The Big Question. Lecture Series.
The US Presidential Election 2016. Fact or fiction?
In the USA Republicans and Democrats are fighting to select their candidate for President. From Donald Trump to Bernie Sanders, unexpected candidates have come to the fore. Controversy, criticism and confusion have dominated the headlines and thrown the future of American politics up in the air. But what is fact and what is fiction? And where is America headed to as a result? The unfolding events will undoubtedly affect America’s future and have potential ramifications around the world.
For our next instalment of The Big Question series, we welcome US political expert M. Dane Waters to examine the blurred boundaries between fact and fiction in the race to be presidential candidate.
Dane has been a political appointee in the administration of George Bush Snr, worked directly on five presidential campaigns, including John McCain’s battle against Barack Obama in 2008. He is the CEO of political communications company Tipping Point Strategies. He has an insider’s understanding of American politics vital for looking behind the headlines in the current race to the White House.
Join us on Tuesday 12th April at 5pm for The Big Question: The US Presidential Election 2016: Fact or fiction?
To register your place please contact Charlotte Martin at email@example.com.
The Big Question
The Big Question seminar series creates a vibrant public space to discuss these challenges, providing an opportunity for innovative and timely thinking and debate with leading figures from across government, the media, research, business and society as well as the general public and members of Coventry’s research community and student body.
About the Speaker
Dane currently serves as the CEO of Tipping Point Strategies, a communications and advocacy firm based in Washington, DC which provides strategic advice to campaigns, governments and NGOs all over the world.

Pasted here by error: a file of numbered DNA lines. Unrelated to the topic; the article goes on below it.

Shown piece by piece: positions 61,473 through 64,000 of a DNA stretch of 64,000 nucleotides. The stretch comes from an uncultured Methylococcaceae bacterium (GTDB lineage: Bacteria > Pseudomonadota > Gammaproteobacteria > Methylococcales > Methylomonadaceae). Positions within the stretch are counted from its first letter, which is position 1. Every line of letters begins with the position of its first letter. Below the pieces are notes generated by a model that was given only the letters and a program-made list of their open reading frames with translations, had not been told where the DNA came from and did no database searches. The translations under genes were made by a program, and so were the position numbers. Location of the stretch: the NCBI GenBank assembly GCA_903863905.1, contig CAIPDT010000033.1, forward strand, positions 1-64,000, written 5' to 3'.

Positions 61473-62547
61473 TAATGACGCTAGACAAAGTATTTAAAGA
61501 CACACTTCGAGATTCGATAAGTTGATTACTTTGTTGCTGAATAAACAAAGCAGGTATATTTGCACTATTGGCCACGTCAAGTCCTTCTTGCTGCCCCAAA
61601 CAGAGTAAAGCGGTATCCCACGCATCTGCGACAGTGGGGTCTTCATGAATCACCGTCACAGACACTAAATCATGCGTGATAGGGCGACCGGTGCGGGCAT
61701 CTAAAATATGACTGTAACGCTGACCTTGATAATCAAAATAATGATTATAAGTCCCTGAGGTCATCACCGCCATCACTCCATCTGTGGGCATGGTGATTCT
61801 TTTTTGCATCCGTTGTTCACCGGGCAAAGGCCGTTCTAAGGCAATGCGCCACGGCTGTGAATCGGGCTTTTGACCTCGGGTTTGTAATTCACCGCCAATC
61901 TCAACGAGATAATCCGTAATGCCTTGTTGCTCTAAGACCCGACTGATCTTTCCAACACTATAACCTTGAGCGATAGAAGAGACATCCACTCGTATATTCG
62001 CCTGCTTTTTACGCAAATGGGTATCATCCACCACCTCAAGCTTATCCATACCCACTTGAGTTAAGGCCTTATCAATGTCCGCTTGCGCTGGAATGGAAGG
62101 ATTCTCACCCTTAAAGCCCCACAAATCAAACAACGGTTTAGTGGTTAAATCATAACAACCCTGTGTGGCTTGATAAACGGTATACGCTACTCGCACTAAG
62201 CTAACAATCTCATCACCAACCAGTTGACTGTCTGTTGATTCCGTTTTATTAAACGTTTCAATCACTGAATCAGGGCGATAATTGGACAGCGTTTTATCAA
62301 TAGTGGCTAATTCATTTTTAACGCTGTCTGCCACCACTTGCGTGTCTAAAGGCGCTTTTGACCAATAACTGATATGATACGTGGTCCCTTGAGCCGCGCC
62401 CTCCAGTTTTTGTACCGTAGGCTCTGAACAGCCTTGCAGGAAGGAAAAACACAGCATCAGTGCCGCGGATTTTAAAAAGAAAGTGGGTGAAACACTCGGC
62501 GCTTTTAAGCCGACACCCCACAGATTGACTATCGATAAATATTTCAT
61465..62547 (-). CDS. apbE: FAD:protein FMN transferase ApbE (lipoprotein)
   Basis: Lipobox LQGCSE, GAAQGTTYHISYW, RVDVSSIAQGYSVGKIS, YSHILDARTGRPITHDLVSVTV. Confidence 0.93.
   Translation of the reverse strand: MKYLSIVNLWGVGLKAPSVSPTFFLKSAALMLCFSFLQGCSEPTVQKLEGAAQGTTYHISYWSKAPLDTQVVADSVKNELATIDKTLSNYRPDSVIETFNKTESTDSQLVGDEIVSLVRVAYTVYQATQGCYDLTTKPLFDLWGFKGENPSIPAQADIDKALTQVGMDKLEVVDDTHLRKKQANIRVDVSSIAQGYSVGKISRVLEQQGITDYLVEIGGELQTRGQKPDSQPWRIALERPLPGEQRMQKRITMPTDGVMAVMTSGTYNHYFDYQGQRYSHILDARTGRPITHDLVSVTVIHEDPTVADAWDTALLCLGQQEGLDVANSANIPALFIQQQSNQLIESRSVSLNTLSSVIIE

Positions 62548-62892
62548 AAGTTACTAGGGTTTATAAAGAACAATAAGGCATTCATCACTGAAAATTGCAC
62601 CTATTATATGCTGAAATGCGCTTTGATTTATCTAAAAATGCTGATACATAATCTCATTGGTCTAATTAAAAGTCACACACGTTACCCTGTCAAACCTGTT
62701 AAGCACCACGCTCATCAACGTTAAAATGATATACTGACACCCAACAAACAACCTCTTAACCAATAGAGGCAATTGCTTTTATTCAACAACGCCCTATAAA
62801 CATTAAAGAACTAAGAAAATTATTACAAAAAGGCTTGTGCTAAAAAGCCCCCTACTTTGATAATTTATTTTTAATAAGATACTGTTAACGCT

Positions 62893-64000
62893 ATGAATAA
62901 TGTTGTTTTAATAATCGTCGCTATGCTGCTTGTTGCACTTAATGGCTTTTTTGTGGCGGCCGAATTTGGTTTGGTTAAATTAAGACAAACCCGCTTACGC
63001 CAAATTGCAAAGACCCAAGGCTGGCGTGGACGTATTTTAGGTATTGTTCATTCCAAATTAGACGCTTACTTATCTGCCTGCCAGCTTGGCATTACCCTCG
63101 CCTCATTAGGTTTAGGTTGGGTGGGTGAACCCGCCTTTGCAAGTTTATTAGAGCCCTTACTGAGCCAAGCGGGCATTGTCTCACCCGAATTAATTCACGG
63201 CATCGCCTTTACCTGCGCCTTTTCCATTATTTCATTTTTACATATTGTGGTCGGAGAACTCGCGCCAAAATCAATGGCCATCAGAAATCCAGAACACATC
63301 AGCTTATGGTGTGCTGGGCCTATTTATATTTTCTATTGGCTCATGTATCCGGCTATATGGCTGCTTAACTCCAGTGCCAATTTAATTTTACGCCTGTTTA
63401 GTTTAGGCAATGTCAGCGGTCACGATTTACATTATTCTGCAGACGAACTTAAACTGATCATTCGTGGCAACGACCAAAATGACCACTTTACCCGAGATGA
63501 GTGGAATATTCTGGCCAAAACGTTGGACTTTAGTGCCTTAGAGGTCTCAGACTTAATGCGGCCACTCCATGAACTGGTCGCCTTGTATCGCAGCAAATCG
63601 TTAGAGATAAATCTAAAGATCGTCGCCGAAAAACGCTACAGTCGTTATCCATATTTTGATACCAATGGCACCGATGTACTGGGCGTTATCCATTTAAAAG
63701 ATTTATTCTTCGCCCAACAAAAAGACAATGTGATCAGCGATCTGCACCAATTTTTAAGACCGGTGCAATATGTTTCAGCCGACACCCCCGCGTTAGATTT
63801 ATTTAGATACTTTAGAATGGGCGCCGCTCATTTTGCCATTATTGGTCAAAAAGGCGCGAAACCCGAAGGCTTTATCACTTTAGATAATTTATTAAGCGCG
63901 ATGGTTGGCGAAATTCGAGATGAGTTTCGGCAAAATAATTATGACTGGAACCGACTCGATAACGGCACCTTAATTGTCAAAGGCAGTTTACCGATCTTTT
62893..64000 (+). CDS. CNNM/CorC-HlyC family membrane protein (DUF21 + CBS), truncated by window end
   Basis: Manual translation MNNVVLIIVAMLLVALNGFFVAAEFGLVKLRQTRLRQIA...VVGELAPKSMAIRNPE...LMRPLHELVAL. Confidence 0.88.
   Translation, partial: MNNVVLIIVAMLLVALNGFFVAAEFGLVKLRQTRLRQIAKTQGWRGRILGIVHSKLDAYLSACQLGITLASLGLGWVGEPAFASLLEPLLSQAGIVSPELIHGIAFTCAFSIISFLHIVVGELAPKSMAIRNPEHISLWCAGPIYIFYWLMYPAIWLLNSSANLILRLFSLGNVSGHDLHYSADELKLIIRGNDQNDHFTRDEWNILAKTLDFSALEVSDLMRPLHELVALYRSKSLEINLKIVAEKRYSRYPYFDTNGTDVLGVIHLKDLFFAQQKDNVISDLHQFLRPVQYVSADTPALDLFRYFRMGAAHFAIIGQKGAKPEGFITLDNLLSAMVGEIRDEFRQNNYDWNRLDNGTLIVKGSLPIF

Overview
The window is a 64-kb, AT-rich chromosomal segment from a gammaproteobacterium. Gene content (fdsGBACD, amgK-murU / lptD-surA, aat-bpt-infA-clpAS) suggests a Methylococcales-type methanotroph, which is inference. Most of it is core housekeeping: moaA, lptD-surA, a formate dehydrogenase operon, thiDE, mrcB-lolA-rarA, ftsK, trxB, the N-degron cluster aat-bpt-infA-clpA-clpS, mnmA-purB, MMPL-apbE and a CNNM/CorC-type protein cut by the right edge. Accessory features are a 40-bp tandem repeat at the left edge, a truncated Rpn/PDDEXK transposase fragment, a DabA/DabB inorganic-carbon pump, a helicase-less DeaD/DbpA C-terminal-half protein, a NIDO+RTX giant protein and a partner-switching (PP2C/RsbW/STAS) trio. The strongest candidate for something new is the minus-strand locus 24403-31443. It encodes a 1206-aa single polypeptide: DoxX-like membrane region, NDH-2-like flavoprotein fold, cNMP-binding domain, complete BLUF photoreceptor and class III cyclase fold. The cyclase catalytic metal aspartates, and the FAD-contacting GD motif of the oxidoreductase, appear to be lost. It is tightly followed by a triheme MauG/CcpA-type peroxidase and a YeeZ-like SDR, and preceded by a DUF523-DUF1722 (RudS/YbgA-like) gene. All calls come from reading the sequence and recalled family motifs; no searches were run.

Dane has worked on six continents with elected officials, activists, NGOs and government entities including the United Nations, the United States Department of State and the International Republican Institute. He was a political appointee in President George H. W. Bush’s administration, served as the Political Director of the Humane Society of the United States, the largest NGO in the US with 12 million members, and was the National Field Director for US Term Limits.
Dane has worked on five presidential campaigns and numerous of other candidate elections in the United States as well as presidential and prime ministerial campaigns around the world. Dane has worked on over 60 ballot campaigns and is one of the few people who have worked on all aspects of direct democracy campaigns.
Dane has authored and edited numerous articles and books on direct democracy andhas provided commentary on governance issues to newspapers, radio talk shows, and television stations around the world. He also consulted on the television shows West Wing. He currently writes a political blog called This is the Point.
Midlands African Studies Hub (MASH) Conference
Following the establishment of the Midlands African Studies Hub (MASH) in Birmingham in September 2017, we are holding a one-day conference at Coventry University on the theme of ‘Contesting Injustice: People’s mobilisation from below’ and invite you to submit a paper proposal.
Politics, policies and diplomacy of diaspora governance: new directions in theory and research
The institutional or factual relationships between home states and their emigrants have always existed, at least in the traditional form of consular protection, or in very specific areas, such as the economy (i.e. remittances). However, the last decades have witnessed a large expansion of institutions, policies, and other state-sponsored mechanisms all around the globe, linking home states and emigrants / diasporas well beyond the traditional areas.
In recent years there has been a marked increase in the number of referendums and public votes. Here in Britain, we have held some of the most headline-grabbing ones; the Brexit vote and the 2014 referendum on Scottish independence. More recently, there have been votes on immigration in Hungary, gay marriage in Australia and abortion in Ireland. Why have governments turned this form of public involvement? Is it a sign of populism? And what does it mean for representative democracy? Professor Matt Qvortrup will presents his findings based on more than 30 years of research in the field and his new publication Government by Referendum.
Life on the Breadline: Christianity, Poverty and Politics in the 21st Century city
The aim of the ‘Life on the Breadline…’ project is to understand how the social context resulting from the 'age of austerity' has affected Christian engagement with poverty in the UK and the theological motivations, which underpin it, in order to facilitate the development of better informed government policy and more effective faith-based activism thereby reducing urban social exclusion and inequality.